Significantly, in another commentary, the People’s Daily launched a blistering attack on US policies in fanning unrest in Xinjiang. “To the Chinese people, it is nothing new that the US tacitly or openly fans the winds of resentment against China … the US indiscriminately embraces all those forces hostile to China … Perhaps, it is a customary practice for the US to adopt the double-standard when weighing its interests against others. Or, perhaps, it has some ulterior motive behind to ensure its supreme position will not be challenged or altered by splitting to weaken others … Since the end of the 1980s, the US has never moderated its intention to stoke so-called ‘China issues’ … This time, in their efforts to fan feuding between Han and Uighur Chinese by harboring and propping up separatist forces, the US is jumping out again to be the third party that would, for the secret hope, benefit from the tussle.”
There is no need, therefore, to second-guess that China supported the Russian initiative to call a quadrilateral regional security summit meeting in Dushanbe, Tajikistan, on Thursday, which was attended by the presidents of Russia, Pakistan, Afghanistan and Tajikistan. The Russian move poses a geopolitical challenge to the US, which has been monopolizing conflict-resolution in Afghanistan; keeping Russia out of the Hindu Kush; attempting to splinter the SCO-driven Sino-Russian convergence over regional security in Central Asia; stepping up diplomatic and political efforts to erode Russia’s ties with Central Asian states; and expanding its influence and presence in Pakistan and steadily brining that country into the fold of NATO’s partnership program.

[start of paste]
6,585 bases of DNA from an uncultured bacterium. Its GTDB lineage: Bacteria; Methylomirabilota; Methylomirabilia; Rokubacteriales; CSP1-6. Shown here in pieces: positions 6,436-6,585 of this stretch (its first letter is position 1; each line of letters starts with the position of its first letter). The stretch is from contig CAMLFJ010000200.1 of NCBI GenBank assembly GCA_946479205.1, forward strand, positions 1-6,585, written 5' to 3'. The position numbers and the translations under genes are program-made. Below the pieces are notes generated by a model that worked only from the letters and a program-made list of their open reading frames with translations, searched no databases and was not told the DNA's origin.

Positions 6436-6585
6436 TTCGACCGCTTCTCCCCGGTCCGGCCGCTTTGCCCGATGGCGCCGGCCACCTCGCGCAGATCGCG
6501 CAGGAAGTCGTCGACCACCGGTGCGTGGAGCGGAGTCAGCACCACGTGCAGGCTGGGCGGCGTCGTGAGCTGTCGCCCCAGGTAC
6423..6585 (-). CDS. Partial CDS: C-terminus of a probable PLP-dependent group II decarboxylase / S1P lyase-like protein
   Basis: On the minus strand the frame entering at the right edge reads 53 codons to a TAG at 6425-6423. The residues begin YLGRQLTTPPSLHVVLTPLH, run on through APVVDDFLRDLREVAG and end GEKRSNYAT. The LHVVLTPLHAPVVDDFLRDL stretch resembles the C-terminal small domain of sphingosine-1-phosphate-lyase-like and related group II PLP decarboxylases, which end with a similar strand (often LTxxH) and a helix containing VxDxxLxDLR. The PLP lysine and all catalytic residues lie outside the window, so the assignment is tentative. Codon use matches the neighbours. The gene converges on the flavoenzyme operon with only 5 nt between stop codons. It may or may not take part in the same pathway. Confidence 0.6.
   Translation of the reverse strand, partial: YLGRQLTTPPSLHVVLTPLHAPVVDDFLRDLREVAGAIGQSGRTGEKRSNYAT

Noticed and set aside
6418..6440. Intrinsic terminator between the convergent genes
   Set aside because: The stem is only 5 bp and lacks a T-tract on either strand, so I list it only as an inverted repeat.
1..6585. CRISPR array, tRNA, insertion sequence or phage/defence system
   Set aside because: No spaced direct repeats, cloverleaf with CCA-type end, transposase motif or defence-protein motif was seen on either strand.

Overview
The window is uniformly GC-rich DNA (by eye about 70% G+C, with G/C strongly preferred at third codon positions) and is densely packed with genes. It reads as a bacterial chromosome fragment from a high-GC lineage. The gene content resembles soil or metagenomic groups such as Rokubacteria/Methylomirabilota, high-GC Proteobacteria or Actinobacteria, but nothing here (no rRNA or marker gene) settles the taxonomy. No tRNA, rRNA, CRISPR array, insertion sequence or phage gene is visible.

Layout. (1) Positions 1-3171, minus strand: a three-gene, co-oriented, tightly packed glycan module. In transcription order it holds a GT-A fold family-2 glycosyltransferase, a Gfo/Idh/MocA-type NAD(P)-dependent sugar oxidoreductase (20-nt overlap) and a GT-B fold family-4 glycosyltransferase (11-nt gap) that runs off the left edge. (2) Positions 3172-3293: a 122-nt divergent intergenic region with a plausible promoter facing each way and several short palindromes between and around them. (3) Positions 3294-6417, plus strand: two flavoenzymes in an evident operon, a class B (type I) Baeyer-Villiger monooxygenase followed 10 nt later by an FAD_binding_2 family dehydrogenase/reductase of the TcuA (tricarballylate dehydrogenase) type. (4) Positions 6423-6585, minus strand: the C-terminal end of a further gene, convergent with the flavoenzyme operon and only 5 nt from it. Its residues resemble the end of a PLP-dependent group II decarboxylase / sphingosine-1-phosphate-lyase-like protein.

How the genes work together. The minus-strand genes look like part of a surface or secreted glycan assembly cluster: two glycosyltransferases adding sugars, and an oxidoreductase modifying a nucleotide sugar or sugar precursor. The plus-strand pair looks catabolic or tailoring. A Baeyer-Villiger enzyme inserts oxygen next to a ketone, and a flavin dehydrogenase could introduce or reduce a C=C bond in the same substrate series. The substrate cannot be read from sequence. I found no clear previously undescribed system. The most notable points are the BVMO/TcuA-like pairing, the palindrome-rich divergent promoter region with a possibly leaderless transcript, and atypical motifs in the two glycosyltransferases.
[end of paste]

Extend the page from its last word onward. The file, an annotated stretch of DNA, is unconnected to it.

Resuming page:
The tempo of the regional security summit in Dushanbe was set by Tajik President Imomali Rakhmon when he told his Pakistani counterpart Asif Ali Zardari at a meeting on Wednesday that he expected to work closely with Pakistan to prevent the rise of instability in Central Asia. “We do share similar and close positions on these issues and our countries should have taken coordinated actions aimed against this antagonistic phenomenon,” Rakhmon said.
Conceivably, China will also use its influence on Pakistan to nudge it in the direction of regional cooperation rather than passively subserve the US’s regional policies. Zardari’s initial remarks at Dushanbe, though, have been non-committal. He blandly responded to Rakhmon, “We will stand together against the challenges of this century.”
Moscow tabled as an agenda item for the Dushanbe summit a proposal for regional cooperation that involves selling electricity from Tajikistan’s Sangtudinskaya hydroelectric power plant (in which Russia has invested $500 million and holds a controlling 75% equity) to Afghanistan and Pakistan. Ironically, the idea was originally an American brainwave aimed at bolstering the US’s “Great Central Asia” strategy that hoped to draw the region out of the Russian and Chinese orbit of influence.
Russia draws a Maginot Line
Equally, it is all but certain that while China is not a member of the Russia-led Collective Security Treaty Organization (CSTO), Beijing will draw satisfaction that Moscow is building up the alliance’s presence in Central Asia as a counterweight to NATO. After the unrest in Xinjiang, Beijing has a direct interest in the Russian idea of creating an anti-terrorist center in Kyrgyzstan and advancing the CSTO’s rapid-reaction force (Collective Operational Reaction Forces) in Central Asia.